United States

Congressional panel tells telecom firms to preserve Jan. 6 records

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A mob of supporters of U.S. President Donald Trump fight with members of law enforcement at a door they broke open as they storm the U.S. Capitol Building in Washington, U.S., January 6, 2021. REUTERS/Leah Millis/File Photo

WASHINGTON, Aug 30 (Reuters) - The congressional committee probing the deadly Jan. 6 attack on the U.S. Capitol on Monday told 35 telephone, email and social media companies to preserve records which could be relevant to its investigation, the panel announced.

Telephone companies receiving requests from the committee included AT&T Inc (T.N), T-Mobile US Inc (TMUS.O) and Verizon Communications Inc (VZ.N), as well as tech giants Apple Inc (AAPL.O) and Microsoft Corp (MSFT.O).

Messages also went out to some social media companies that were the subject of requests last week, including Facebook Inc (FB.O), Reddit, TikTok, Twitter Inc (TWTR.N) and YouTube.

In a statement revealing the data preservation requests, a spokesperson for the House of Representatives' Jan. 6 investigation committee, led by Democrat Bennie Thompson, said it had "sent letters to 35 private-sector entities, including telecommunications, email, and social media companies, instructing them to preserve records" which could be "relevant" to the committee's inquiry.

"The Select Committee is at this point gathering facts, not alleging wrongdoing by any individual," the statement added.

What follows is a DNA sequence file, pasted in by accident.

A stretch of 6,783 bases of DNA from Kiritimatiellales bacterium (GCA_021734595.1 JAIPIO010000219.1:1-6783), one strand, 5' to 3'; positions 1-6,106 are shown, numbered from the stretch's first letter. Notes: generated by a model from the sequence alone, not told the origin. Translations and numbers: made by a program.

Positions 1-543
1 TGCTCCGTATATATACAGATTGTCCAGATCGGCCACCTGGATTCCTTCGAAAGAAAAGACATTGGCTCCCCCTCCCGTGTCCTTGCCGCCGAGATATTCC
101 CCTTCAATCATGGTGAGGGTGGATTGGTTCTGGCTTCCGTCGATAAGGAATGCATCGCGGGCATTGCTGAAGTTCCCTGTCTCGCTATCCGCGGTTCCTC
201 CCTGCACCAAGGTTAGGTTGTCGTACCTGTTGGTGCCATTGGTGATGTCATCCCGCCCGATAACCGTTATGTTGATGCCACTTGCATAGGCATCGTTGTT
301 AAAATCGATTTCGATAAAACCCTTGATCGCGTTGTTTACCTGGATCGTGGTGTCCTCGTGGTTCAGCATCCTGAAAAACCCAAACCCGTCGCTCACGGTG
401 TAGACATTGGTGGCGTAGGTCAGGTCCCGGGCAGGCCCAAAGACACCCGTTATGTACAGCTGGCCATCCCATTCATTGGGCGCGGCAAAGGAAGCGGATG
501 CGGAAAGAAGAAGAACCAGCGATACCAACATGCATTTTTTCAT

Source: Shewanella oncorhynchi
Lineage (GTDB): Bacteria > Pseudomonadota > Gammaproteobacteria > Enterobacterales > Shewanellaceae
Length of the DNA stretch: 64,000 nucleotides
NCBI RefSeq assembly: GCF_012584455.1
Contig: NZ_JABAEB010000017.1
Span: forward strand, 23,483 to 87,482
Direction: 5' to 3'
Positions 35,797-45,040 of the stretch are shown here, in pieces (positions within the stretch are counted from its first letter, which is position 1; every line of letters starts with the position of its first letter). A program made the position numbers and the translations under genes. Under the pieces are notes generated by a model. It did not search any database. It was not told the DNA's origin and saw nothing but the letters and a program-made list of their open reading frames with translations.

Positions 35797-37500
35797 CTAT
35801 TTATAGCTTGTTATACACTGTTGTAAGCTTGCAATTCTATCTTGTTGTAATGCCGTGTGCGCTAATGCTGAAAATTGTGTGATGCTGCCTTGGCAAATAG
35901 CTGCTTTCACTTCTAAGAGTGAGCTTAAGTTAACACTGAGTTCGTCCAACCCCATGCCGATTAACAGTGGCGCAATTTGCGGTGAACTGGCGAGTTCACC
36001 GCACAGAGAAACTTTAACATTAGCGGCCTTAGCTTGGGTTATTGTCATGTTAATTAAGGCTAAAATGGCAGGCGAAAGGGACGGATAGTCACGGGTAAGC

This marked the House committee's latest round of requests after last week ordering federal agencies and social media companies to hand over records related to the violence and the events leading up to it.

A source on Monday confirmed the committee would request preservation of phone records of former President Donald Trump, his daughter Ivanka, and his sons Eric and Donald Jr.

Trump supporters stormed the Capitol as Congress was meeting to certify Biden's victory. Nearly 600 people have been arrested in connection with the attack.

House Democrats formed the committee, despite objections from Trump's fellow Republicans in the House, to investigate the worst violence at the Capitol since the British invasion during the War of 1812.

Reporting by Mark Hosenball in Washington Editing by Howard Goller and Matthew Lewis

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